Yanagihara (The People in the Trees, 2013) takes the still-bold leap of writing about characters who don’t share her background; in addition to being male, JB is African-American, Malcolm has a black father and white mother, Willem is white, and “Jude’s race was undetermined”—deserted at birth, he was raised in a monastery and had an unspeakably traumatic childhood that’s revealed slowly over the course of the book. Two of them are gay, one straight and one bisexual. There isn’t a single significant female character, and for a long novel, there isn’t much plot. There aren’t even many markers of what’s happening in the outside world; Jude moves to a loft in SoHo as a young man, but we don’t see the neighborhood change from gritty artists’ enclave to glitzy tourist destination. What we get instead is an intensely interior look at the friends’ psyches and relationships, and it’s utterly enthralling. The four men think about work and creativity and success and failure; they cook for each other, compete with each other and jostle for each other’s affection. JB bases his entire artistic career on painting portraits of his friends, while Malcolm takes care of them by designing their apartments and houses. When Jude, as an adult, is adopted by his favorite Harvard law professor, his friends join him for Thanksgiving in Cambridge every year. And when Willem becomes a movie star, they all bask in his glow. Eventually, the tone darkens and the story narrows to focus on Jude as the pain of his past cuts deep into his carefully constructed life.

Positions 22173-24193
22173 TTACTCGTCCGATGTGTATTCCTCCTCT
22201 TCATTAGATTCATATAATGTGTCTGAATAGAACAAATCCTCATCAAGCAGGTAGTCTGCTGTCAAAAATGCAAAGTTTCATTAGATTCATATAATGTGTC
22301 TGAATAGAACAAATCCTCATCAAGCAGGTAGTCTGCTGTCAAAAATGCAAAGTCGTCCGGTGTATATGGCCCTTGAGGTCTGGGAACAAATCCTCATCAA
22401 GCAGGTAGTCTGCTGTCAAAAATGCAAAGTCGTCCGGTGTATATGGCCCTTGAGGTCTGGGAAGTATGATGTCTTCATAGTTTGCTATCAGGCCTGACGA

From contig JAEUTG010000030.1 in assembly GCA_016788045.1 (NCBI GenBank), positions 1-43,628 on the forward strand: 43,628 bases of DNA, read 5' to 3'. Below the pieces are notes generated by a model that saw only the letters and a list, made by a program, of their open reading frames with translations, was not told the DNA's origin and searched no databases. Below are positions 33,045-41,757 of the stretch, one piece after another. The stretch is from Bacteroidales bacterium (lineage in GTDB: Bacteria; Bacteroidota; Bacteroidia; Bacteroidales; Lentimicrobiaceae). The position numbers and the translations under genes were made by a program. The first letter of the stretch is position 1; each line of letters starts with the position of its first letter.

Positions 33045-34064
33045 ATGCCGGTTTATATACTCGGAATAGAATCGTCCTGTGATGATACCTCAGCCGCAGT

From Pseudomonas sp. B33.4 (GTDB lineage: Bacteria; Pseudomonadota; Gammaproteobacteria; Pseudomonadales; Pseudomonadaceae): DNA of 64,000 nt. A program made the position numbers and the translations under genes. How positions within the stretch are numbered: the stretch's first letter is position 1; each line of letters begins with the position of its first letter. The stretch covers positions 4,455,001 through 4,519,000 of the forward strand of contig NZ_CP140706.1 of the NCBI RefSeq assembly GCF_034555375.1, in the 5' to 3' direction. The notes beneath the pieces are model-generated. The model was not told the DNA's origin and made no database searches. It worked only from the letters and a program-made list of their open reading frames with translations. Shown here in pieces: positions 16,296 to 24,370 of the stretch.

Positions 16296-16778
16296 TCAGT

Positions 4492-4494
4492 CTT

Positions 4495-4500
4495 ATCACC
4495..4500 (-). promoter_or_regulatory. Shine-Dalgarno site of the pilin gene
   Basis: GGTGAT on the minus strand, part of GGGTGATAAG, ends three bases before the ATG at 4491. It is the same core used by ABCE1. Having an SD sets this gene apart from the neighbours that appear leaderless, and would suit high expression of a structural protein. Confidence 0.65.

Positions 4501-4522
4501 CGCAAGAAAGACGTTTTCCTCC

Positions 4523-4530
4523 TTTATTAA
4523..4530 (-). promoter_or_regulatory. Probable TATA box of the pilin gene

The phrase “tour de force” could have been invented for this audacious novel.

Pub Date: March 10, 2015

ISBN: 978-0-385-53925-8

Page Count: 720

Publisher: Doubleday

Review Posted Online: Dec. 22, 2014

Kirkus Reviews Issue: Jan. 1, 2015

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A strict report, worthy of sympathy.


A violent surfacing of adolescence (which has little in common with Tarkington's earlier, broadly comic, Seventeen) has a compulsive impact.

"Nobody big except me" is the dream world of Holden Caulfield and his first person story is down to the basic, drab English of the pre-collegiate. For Holden is now being bounced from fancy prep, and, after a vicious evening with hall- and roommates, heads for New York to try to keep his latest failure from his parents. He tries to have a wild evening (all he does is pay the check), is terrorized by the hotel elevator man and his on-call whore, has a date with a girl he likes—and hates, sees his 10 year old sister, Phoebe. He also visits a sympathetic English teacher after trying on a drunken session, and when he keeps his date with Phoebe, who turns up with her suitcase to join him on his flight, he heads home to a hospital siege. This is tender and true, and impossible, in its picture of the old hells of young boys, the lonesomeness and tentative attempts to be mature and secure, the awful block between youth and being grown-up, the fright and sickness that humans and their behavior cause the challenging, the dramatization of the big bang. It is a sorry little worm's view of the off-beat of adult pressure, of contemporary strictures and conformity, of sentiment….

A strict report, worthy of sympathy.

Pub Date: June 15, 1951

ISBN: 0316769177

Page Count: -

Publisher: Little, Brown

Review Posted Online: Nov. 2, 2011

Kirkus Reviews Issue: June 15, 1951